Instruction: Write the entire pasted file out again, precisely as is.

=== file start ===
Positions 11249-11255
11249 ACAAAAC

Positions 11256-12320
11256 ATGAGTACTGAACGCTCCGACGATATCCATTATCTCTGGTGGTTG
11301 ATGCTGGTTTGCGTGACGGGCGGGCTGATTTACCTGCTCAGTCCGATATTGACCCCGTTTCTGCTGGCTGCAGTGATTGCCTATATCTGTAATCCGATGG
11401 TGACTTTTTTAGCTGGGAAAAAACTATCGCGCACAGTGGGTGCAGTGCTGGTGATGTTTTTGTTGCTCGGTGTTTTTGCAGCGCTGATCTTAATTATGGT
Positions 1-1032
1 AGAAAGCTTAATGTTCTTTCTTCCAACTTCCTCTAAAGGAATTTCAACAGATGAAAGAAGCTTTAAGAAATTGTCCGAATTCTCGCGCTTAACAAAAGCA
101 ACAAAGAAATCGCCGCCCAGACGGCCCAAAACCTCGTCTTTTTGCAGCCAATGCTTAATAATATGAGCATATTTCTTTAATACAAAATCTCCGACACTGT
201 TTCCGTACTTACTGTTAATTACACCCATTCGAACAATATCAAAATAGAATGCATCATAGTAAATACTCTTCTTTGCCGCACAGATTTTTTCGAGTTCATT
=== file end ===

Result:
Positions 11249-11255
11249 ACAAAAC

Positions 11256-12320
11256 ATGAGTACTGAACGCTCCGACGATATCCATTATCTCTGGTGGTTG
11301 ATGCTGGTTTGCGTGACGGGCGGGCTGATTTACCTGCTCAGTCCGATATTGACCCCGTTTCTGCTGGCTGCAGTGATTGCCTATATCTGTAATCCGATGG
11401 TGACTTTTTTAGCTGGGAAAAAACTATCGCGCACAGTGGGTGCAGTGCTGGTGATGTTTTTGTTGCTCGGTGTTTTTGCAGCGCTGATCTTAATTATGGT
Positions 1-1032
1 AGAAAGCTTAATGTTCTTTCTTCCAACTTCCTCTAAAGGAATTTCAACAGATGAAAGAAGCTTTAAGAAATTGTCCGAATTCTCGCGCTTAACAAAAGCA
101 ACAAAGAAATCGCCGCCCAGACGGCCCAAAACCTCGTCTTTTTGCAGCCAATGCTTAATAATATGAGCATATTTCTTTAATACAAAATCTCCGACACTGT
201 TTCCGTACTTACTGTTAATTACACCCATTCGAACAATATCAAAATAGAATGCATCATAGTAAATACTCTTCTTTGCCGCACAGATTTTTTCGAGTTCATT